“Standing inside one of those [cedar] brakes gave the feeling of being inside one of Nature’s cathedrals.” —Williedell Schawe, Wimberley’s Legacy, 1963
One question landowners ask when the HELM team pays them a visit is “What should I do about all this cedar?” We start by dispelling myths surrounding cedar. First, it is not really cedar at all. In fact, there are no native cedar trees in North America. The tree we Texans call cedar is actually Ashe Juniper, also known as Blueberry Juniper or Mountain Cedar. Or, if you are so inclined, its scientific name is Juniperus Ashei. And yes, it is native to Central Texas. No, the junipers are not killing your oaks. And no again, Ashe junipers are not water wicks and are not drying up our springs. In fact, the trees play a key role in protecting our precious groundwater by reducing evaporation during droughts and increasing infiltration—and with it, spring flow—during wetter periods.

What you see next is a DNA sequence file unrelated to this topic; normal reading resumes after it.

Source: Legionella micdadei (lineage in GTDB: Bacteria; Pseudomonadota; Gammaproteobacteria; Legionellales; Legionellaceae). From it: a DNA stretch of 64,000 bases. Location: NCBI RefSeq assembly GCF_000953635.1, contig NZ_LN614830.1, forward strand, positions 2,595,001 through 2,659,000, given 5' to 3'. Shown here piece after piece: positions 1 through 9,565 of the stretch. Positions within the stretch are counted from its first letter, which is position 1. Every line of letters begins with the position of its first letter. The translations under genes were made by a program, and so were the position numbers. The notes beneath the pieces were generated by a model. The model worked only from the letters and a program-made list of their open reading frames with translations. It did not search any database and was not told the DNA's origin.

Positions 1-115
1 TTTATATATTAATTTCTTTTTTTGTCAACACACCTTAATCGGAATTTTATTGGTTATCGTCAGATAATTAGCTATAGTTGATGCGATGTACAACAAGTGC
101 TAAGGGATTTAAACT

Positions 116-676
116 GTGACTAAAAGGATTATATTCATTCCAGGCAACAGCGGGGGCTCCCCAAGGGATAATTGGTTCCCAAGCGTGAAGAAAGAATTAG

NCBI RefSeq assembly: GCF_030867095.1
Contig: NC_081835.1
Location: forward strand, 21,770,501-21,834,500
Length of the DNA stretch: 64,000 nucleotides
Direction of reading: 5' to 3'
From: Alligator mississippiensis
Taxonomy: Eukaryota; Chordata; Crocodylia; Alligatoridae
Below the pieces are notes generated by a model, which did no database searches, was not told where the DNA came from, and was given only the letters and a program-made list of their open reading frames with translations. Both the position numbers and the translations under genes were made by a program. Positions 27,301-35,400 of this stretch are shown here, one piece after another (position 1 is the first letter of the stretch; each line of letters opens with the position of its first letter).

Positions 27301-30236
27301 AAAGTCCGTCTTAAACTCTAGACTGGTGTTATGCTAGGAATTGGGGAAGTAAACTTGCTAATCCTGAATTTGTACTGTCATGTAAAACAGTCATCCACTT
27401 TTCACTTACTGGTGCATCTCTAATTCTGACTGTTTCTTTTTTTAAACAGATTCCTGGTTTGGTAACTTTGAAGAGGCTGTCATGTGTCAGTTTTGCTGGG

Read more from Christine Middleton with Beautiful Hays County here.